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Updated: November 12, 1985 05:00 PM GMT
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The arrival here of three Vietnamese bishops has ended long Vatican uncertainty about the government´s willingness to authorize the visit.

Reaching Rome Nov. 7 for "ad limina" visits to Pope John Paul II were:

-- Cardinal Trinh Van Can of Hanoi, 64.

-- Archbishop Nguyen Van Binh of Than-Pho Hochiminh (Hochiminhville), 75.

-- Bishop Huynh Dong Cac of Qui Nhon, 62.

The three prelates appear to be the only bishops of Vietnam´s 40 allowed to visit the pope at this time, though some visited Rome earlier this year.

All bishops are required to visit Rome every five years, and the Vietnam government allowed almost all bishops to come to Rome in 1980.

-- Archbishop Binh clarified earlier reports about the arrest of Jesuits in Vietnam in August. He said only one Jesuit student, Pham Thanh Liem, was arrested in Dalat, and the Jesuit house was not confiscated.

In Thu Duc, nobody was arrested, but one of two Jesuit buildings was borrowed by the government for use as a school, he said. The Jesuit living there moved to a small house near a chapel, where priests are allowed to officiate.

Archbishop Binh also said he ordained four new priests Oct. 26 in the cathedral of Hochiminhville (Saigon), bringing to 11 the number of priests ordained with government authorization for the archdiocese in the past decade.

-- At the end of his weekly general audience Oct. 20, the pope urged international relief organizations to give generous and quick help to flood victims in central Vietnam.

He expressed sorrow for a nation he said is far away but "very dear to me," and offered the solidarity of his prayers.

"I would like to publicly express the wish that the amount of international aid, part of which will certainly be the generous contribution of the Catholic community, will be up to the serious and urgent needs caused by the typhoon," the pope said.

Though the three prelates had been reported as authorized to visit Rome, the pope voiced concerned about the Catholic community in Vietnam because the three had not yet arrived at the time of the October audience.

When the pope received Kampuchea´s Prince Norodom Sihanouk in private audience Sept. 9, some observers here feared it might result in Vietnamese officials, at war with Sihanouk supporters, clamping down on Catholics. They saw the papal appeal as a gesture of good will toward Vietnam authorities.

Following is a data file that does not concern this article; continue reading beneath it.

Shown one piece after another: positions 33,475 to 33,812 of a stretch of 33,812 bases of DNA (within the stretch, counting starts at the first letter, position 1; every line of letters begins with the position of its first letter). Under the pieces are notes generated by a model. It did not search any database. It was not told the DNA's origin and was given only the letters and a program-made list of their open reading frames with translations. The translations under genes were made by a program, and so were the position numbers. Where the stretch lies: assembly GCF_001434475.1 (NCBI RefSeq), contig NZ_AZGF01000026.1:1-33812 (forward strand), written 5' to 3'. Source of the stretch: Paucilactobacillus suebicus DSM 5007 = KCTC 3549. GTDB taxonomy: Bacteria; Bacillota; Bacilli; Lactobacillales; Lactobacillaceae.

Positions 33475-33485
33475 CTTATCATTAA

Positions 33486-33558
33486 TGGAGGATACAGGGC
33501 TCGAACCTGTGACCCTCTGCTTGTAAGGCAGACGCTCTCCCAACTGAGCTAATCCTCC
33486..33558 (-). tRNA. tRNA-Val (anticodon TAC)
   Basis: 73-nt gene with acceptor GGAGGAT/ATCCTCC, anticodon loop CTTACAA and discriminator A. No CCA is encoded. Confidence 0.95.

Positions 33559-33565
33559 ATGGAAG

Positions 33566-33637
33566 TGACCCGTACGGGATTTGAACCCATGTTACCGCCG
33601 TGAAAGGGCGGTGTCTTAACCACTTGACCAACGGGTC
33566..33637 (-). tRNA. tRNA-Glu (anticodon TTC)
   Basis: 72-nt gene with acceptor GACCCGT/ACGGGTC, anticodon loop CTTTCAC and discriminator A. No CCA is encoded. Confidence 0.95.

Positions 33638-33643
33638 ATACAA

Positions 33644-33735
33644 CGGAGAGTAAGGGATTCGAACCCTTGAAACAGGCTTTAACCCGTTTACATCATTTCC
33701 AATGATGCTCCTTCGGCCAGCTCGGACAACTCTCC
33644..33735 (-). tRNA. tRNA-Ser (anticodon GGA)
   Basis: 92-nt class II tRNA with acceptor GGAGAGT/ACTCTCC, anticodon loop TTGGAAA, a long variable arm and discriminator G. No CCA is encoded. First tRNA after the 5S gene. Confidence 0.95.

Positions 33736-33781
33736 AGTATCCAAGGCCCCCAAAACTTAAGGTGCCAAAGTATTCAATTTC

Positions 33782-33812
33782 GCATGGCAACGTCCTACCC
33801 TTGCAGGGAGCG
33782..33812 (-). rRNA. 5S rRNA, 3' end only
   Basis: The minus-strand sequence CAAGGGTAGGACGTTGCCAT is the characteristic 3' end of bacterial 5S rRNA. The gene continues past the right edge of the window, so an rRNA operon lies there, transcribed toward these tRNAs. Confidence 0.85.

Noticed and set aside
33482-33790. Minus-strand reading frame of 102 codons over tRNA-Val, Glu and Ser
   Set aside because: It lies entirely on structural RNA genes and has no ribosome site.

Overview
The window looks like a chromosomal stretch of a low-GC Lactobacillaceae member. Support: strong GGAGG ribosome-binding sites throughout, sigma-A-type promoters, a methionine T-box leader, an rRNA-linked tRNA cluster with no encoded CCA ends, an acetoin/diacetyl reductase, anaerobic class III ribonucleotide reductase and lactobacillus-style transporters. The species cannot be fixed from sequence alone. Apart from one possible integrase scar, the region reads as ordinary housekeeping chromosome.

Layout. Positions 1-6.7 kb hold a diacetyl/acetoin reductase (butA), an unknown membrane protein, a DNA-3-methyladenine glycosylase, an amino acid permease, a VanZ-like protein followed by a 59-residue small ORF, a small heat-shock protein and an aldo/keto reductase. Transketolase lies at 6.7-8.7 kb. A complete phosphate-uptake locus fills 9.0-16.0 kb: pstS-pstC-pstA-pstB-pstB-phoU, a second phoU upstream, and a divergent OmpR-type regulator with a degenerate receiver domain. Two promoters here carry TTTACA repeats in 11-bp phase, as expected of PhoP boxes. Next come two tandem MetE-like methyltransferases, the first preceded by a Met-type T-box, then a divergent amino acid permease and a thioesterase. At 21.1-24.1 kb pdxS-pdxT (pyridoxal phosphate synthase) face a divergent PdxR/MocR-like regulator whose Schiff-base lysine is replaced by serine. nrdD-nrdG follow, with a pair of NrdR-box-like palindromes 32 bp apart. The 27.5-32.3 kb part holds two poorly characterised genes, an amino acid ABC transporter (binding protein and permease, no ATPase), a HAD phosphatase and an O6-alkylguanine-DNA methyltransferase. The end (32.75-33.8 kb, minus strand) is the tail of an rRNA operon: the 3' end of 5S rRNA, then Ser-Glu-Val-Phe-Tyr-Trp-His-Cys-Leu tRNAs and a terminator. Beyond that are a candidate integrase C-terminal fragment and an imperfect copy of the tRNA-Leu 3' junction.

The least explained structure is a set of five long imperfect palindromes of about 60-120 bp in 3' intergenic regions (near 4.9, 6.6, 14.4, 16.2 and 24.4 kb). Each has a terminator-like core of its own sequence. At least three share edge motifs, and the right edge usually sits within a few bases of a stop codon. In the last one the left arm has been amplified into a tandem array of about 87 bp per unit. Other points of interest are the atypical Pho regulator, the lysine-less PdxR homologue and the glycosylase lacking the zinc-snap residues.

-- Vietnamese officials admit to jailing some Catholic priests, but deny the Church is repressed, according to a recent Associated Press (AP) report.

Officials in Hanoi insist priests jailed or sent to re-education camps are punished for political or civil crimes, and not for their religion.

Reporting from Hanoi, AP said government officials cite thousands of Catholics in cathedrals and churches on Sundays as proof religion is allowed.

"We have distinguished many times between those who genuinely worship and those who use religion to turn against the government," Hoang Tung, a Communist Party Central Committee member, is quoted as telling AP.

"The Vietnamese religious," he said, "have accepted the fact that when they are alive they live with the people and the Communist Party, and when they die they live with God. That´s all right with us."

AP cites human rights groups and refugees as saying seminaries have been closed, ordinations of priests curbed and Catholics pressured to join the Committee of Solidarity of Patriotic Catholics since a 1983 conference.

London-based Amnesty International, in its recent Human Rights Report, lists arrests of priests and other religious leaders, "prisoners of conscience."

The Hanoi government, the Vatican sources said, has moved against Archbishop Philippe Nguyen Kim Dien of Hue, because of his opposition to the committee.


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